It is really hard work to have a farm like this, and I think that most people don’t understand that.  So many people take for granted that they can just rock up to the grocery store and buy a big ol’ pork chop.  Guess what folks?  Somebody, somewhere worked really hard to get that food to you.

One of the things that struck me about their farm is that they are happy to share what they know with colleagues and customers, and I really believe that what they are doing is so important.  They have an “open door” policy…these are generous people, guys.  If you happen to be in the area check them out and support their family farm.  They host some really cool events as well.  I wish I didn’t live so far away…

Thing One and Thing Two…Multiplied

If you are wondering what has kept me from writing lately, I’ll share them with you.  They started out as Thing One and Thing Two…

These big white boxes hold fermentations I named "Thing One" and "Thing Two"

and then multiplied to Things 3, 4, 5, 6, and 7.

Thing One and Thing Two make up the entire Syrah component of Vintage 2011 for Graves Winegrowers.  We had a devastatingly low yield this year.  I had to purchase fruit for the first time in years to make up for it.

Thing Two is a Syrah-Viognier coferment.  This means that I put Syrah and Viognier together in the same vessel to ferment at one time.  There is only a small amount of Viognier in it, but I am interested to see how it turns out.  It looked like this when I first brought the fruit into the winery.

Syrah-Viognier Coferment

Thing One is just Syrah.  Look how beautiful it is!


The winery is now full to the rim with ferments.  You can barely even walk between them there are so many.  After the Syrah I brought in Grenache, Mourvedre and, for the first time, Cabernet.  I’m really excited about adding the Cabernet to the line-up.  Here is a picture of the calm before the storm.  Everything was so shiny and clean!  Not now.

Another harvest shot I’d like to share, this photo shows step one of the process when we bring the fruit into the winery.  This is how we get the fruit out of picking bins and into the fermentation vessel.  The workers are sorting through the fruit, removing anything that is less than perfect.

Doesn’t look so hard you say?  Well, let me take you through a day in the life of Hilary Graves during harvest.  Up at 5am to pack lunches for school, run some laundry, put a chicken or some beans in a dutch oven to cook real slow all day so that there is something for dinner.  Feed and water chickens, turkeys and dogs.  Leave at 6am to get a crew started picking grapes at 6:30.  Sometimes my husband can stay home with the girls in the morning to get them ready for school but if he can’t my mom comes over.  Back at 8:30 to drive the kids to school and drop them off.  Over to the winery for morning winery work.  Harvested fruit arrives sometime during the day and I put it in cold storage if I cannot process it immediately. Pick the girls up at school at 3pm, drive to swim practice  or sewing class which is from 3:30-4:30.  Then drive home.  Pick up eggs, feed the kids, do homework.  Bedtime at 8:30 for the girls, then back to winery to process fruit or do evening winery work.  It’s crazy!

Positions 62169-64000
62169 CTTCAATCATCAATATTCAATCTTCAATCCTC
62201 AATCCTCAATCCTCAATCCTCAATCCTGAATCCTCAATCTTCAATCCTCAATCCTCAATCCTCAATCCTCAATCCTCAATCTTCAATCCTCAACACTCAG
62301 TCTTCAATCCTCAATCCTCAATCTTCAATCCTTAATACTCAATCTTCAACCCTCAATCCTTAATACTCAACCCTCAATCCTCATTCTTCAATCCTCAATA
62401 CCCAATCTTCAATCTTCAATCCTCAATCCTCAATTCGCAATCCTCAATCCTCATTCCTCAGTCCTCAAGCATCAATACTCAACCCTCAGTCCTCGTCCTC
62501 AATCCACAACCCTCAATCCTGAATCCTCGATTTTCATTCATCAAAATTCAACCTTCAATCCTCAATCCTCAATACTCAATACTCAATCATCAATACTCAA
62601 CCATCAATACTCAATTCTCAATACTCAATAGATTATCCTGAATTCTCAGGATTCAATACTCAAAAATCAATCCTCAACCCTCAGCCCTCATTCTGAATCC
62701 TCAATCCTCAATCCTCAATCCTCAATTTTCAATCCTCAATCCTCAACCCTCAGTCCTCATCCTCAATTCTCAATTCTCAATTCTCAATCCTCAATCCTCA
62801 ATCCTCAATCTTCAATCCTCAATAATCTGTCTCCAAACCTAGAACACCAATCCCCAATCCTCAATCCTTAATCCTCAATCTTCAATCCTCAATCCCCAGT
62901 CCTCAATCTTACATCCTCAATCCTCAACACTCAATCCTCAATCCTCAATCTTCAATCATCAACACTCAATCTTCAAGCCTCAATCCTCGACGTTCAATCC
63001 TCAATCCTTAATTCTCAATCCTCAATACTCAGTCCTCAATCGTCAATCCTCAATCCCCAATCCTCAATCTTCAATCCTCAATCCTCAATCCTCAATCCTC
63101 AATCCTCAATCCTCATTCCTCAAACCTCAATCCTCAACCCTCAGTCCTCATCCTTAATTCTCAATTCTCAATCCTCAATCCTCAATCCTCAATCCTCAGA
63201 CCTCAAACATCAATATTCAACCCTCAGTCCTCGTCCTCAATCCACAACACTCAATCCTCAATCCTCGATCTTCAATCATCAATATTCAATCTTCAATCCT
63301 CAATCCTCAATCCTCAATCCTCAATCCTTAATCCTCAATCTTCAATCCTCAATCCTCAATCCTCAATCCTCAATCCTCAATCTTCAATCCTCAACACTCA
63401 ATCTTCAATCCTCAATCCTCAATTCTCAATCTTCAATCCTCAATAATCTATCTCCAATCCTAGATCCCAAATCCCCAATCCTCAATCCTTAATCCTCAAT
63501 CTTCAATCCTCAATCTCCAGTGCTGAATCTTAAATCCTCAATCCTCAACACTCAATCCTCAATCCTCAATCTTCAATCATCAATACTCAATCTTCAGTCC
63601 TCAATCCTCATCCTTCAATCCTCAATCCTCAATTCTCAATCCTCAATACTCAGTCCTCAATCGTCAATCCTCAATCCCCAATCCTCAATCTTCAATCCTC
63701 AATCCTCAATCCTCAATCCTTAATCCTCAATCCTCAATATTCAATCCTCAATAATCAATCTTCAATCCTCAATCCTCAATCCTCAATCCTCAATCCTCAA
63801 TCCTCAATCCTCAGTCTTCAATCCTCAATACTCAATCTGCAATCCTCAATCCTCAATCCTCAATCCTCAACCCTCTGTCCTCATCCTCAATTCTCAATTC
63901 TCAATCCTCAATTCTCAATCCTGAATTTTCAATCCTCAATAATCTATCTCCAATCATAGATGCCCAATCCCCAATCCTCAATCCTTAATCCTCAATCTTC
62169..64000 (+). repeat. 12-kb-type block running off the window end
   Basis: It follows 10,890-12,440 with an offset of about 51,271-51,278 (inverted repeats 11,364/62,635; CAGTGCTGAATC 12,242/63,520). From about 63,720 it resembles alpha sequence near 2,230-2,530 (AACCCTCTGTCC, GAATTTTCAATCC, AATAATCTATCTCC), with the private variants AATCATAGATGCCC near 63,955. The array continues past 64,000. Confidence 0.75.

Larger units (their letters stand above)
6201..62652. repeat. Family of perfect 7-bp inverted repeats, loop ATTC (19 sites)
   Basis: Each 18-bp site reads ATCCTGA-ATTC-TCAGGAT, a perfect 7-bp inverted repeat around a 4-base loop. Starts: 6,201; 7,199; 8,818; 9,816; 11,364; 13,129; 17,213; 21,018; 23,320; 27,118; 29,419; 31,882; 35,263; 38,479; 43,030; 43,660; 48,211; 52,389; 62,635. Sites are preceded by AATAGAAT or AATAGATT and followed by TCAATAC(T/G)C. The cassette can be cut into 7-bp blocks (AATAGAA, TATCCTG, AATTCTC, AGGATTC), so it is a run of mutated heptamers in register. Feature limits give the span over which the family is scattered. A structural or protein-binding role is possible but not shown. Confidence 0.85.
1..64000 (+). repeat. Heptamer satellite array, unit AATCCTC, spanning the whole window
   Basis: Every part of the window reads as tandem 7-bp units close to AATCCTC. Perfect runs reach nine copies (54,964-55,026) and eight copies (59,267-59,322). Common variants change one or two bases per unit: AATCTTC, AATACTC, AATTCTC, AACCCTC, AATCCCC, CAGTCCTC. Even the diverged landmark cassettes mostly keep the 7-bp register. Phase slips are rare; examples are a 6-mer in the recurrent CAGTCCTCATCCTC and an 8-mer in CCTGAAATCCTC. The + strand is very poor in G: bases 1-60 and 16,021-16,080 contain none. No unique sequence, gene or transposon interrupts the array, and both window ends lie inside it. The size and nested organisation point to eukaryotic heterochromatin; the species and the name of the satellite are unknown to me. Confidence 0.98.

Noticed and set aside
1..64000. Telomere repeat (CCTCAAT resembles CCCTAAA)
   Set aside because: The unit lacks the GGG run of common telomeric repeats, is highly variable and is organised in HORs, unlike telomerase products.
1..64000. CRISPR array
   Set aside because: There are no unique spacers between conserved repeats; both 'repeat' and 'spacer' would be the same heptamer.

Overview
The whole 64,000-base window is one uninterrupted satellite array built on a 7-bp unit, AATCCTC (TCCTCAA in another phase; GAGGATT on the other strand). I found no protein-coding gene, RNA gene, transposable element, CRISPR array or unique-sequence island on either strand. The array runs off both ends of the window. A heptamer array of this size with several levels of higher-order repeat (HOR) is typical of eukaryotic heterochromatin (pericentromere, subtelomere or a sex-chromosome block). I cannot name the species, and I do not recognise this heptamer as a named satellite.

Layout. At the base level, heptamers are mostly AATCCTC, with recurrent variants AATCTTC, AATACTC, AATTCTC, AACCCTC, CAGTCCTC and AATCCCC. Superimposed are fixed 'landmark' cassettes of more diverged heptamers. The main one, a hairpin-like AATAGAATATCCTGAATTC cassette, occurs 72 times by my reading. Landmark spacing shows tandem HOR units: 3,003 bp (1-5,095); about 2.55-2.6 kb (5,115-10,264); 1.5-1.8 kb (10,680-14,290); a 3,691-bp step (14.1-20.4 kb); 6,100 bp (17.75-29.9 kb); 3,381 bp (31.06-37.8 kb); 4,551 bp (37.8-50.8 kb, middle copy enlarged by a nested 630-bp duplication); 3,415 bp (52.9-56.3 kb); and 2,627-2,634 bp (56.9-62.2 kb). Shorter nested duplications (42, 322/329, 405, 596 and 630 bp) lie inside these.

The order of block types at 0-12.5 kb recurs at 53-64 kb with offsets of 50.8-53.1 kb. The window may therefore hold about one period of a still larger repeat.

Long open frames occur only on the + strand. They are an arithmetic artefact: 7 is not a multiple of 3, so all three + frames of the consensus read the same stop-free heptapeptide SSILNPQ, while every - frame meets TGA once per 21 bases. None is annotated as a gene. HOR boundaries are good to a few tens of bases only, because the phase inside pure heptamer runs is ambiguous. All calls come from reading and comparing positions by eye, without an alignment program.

I’m starting to feel like my life is getting back to normal although I still have one ferment left to manage at the winery.  Everything else has been pressed and is resting in barrel.  Overall I am really happy with the wines for Vintage 2011.  They are going to be great, but available in small quantity due to the tiny yields.

I hope to be back to posting a little more regularly now.  Happy weekend!

Portsmouth, NH

Loved this town! If it was required, I could live here (possibly. Ok maybe not in the winter.) Beautiful buildings.

Artsy feel around town.

With the added bonus of lots of great shops where I picked up a pair of Frye boots and an aqua blue kitchen colander. Finished the day across the border in Kittery Maine for late lunch at Bob’s Clam Hut. Found it on roadfood.com. It was great!


Stuck at airport in San Diego

Well I guess there are worse places to be marooned! Our beloved JetBlue has let us down. Our flight is delayed 4 hours. We have now crashed the party at the Sheraton across the street where we look like a homeless family with bags taking over the hammock in the common area. Thinking that we will hop on the hotel shuttle to return to the airport. Too bad we don’t have swimsuits in our carry on bags-we could be lounging at the pool drinking BFRD’s.